Myth 3: Bubbles are a big Ponzi scheme in which savvy investors take advantage of naïve investors who are consumed by enthusiasm and do not understand what their investments.

Reality: A lot of naïve investors do fall pray to savvy investors, but a lot of savvy investors get sucked in too. There are 3 types of investors regardless of how savvy they are: Believers, switchers and speculators. Believers truly have faith that they are making good investment decisions because they have a “vision” of the future of some new technology or market opportunity. Often the long-term potential of this vision is correct. What they tend to get wrong is how long it takes for this vision to become reality and where profits can actually be derived. As bubbles last for years, many investors switch from being skeptical and staying out of the market to investing. Some do this because they are converted and become believers. Others capitulate, they are forced to invest because in order to meet competitive returns in bubble markets they have to play the game. Speculators are timing the market and trying locate the fools who will hang on to inflated assets longer than they will.

Myth 4: Bubble are caused by excess liquidity driven by Federal Reserve policy that sets interest rates too low.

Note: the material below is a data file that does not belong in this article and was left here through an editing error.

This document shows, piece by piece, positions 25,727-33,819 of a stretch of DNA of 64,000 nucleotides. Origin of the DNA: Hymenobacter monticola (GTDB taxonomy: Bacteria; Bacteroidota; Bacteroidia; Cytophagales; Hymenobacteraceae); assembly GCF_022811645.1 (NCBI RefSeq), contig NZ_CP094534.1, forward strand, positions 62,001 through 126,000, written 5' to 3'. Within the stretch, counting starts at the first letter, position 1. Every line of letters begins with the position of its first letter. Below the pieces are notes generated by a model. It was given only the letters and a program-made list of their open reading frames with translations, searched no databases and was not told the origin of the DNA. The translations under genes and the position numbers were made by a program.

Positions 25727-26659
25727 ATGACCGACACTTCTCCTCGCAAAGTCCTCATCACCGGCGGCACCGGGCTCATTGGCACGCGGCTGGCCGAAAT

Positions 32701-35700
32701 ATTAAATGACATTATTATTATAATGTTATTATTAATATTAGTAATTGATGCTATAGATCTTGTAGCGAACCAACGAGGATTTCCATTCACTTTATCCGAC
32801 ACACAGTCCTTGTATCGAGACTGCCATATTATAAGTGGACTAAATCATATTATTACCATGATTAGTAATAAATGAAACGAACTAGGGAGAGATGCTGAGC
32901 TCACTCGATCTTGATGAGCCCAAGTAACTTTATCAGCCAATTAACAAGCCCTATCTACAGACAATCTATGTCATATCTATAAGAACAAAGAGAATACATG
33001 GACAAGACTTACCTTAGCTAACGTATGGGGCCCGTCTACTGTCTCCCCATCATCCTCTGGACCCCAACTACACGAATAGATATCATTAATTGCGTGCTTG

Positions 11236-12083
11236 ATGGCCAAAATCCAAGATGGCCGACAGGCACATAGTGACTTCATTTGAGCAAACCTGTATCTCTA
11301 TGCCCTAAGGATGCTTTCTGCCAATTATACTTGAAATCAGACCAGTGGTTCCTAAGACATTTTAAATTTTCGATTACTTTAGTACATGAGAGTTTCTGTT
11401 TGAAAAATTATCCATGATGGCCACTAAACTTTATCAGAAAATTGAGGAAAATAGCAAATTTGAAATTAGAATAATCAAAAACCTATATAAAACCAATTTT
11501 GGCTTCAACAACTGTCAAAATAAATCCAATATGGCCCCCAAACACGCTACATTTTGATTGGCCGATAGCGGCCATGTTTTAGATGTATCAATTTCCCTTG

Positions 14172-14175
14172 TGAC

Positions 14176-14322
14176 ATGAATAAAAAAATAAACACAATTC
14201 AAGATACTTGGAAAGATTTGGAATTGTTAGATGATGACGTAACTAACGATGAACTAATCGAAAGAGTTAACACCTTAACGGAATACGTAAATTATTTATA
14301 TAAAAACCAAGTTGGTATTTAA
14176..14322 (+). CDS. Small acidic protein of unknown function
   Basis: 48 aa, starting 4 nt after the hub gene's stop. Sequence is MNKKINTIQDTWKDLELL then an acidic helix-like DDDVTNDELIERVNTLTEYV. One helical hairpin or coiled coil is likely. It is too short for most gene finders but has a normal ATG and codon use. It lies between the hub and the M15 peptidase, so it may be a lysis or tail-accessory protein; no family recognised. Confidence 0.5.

Reality: Liquidity is a key driver of bubbles, but interest rates are not always the primary source of liquidity for bubbles. Low interest rates can help provide a ripe capital market environment for bubbles and can tip the balance for some marginal investors to put in a little more money than they would otherwise. However, while low rates do lower risks of capital, they do not eliminate risk altogether. No interest rate justifies the kinds of bad investments that occurs during bubbles such as dot.coms that never should exist, Chinese companies that are scams, condo construction in super saturated markets like South Florida. Many bubbles occurred during rising interest rates including: The bubble leading to the 1987 crash, the Go-Go years of the 1960s, personal computers in the early 1980s. The primary source of liquidity for during many sector specific bubbles is investment portfolios targeting bubble assets that rise dramatically with the bubble, reinvest their gains creating self-perpetuating capital spiral that only ends when the bubble bursts. The more important cause of bubbles is not low rates, but a cascade of bad investment decision making.